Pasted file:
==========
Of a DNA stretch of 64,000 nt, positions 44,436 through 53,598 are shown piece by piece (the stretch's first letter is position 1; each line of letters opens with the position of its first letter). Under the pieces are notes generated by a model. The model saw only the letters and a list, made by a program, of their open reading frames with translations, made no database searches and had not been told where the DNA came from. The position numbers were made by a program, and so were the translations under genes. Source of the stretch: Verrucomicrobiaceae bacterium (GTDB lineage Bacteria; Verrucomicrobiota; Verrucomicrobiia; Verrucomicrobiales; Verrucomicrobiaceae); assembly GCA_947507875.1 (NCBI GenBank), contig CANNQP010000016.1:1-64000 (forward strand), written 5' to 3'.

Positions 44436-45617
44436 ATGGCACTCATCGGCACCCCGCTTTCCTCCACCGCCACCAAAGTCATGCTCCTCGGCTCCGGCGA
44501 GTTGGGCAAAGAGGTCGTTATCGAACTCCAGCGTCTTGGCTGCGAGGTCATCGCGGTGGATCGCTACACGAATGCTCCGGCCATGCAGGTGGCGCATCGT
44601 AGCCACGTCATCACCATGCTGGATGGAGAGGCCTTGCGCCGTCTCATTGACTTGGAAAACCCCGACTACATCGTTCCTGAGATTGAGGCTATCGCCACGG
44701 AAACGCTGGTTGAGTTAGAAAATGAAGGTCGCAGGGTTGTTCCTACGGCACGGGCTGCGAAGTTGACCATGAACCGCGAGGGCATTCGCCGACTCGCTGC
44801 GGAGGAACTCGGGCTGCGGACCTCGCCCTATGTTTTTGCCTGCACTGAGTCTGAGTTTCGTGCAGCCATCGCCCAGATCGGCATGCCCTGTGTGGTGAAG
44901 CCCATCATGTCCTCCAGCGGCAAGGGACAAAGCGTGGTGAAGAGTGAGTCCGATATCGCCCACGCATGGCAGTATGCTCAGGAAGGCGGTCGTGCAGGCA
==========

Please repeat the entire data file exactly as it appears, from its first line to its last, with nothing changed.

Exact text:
Of a DNA stretch of 64,000 nt, positions 44,436 through 53,598 are shown piece by piece (the stretch's first letter is position 1; each line of letters opens with the position of its first letter). Under the pieces are notes generated by a model. The model saw only the letters and a list, made by a program, of their open reading frames with translations, made no database searches and had not been told where the DNA came from. The position numbers were made by a program, and so were the translations under genes. Source of the stretch: Verrucomicrobiaceae bacterium (GTDB lineage Bacteria; Verrucomicrobiota; Verrucomicrobiia; Verrucomicrobiales; Verrucomicrobiaceae); assembly GCA_947507875.1 (NCBI GenBank), contig CANNQP010000016.1:1-64000 (forward strand), written 5' to 3'.

Positions 44436-45617
44436 ATGGCACTCATCGGCACCCCGCTTTCCTCCACCGCCACCAAAGTCATGCTCCTCGGCTCCGGCGA
44501 GTTGGGCAAAGAGGTCGTTATCGAACTCCAGCGTCTTGGCTGCGAGGTCATCGCGGTGGATCGCTACACGAATGCTCCGGCCATGCAGGTGGCGCATCGT
44601 AGCCACGTCATCACCATGCTGGATGGAGAGGCCTTGCGCCGTCTCATTGACTTGGAAAACCCCGACTACATCGTTCCTGAGATTGAGGCTATCGCCACGG
44701 AAACGCTGGTTGAGTTAGAAAATGAAGGTCGCAGGGTTGTTCCTACGGCACGGGCTGCGAAGTTGACCATGAACCGCGAGGGCATTCGCCGACTCGCTGC
44801 GGAGGAACTCGGGCTGCGGACCTCGCCCTATGTTTTTGCCTGCACTGAGTCTGAGTTTCGTGCAGCCATCGCCCAGATCGGCATGCCCTGTGTGGTGAAG
44901 CCCATCATGTCCTCCAGCGGCAAGGGACAAAGCGTGGTGAAGAGTGAGTCCGATATCGCCCACGCATGGCAGTATGCTCAGGAAGGCGGTCGTGCAGGCA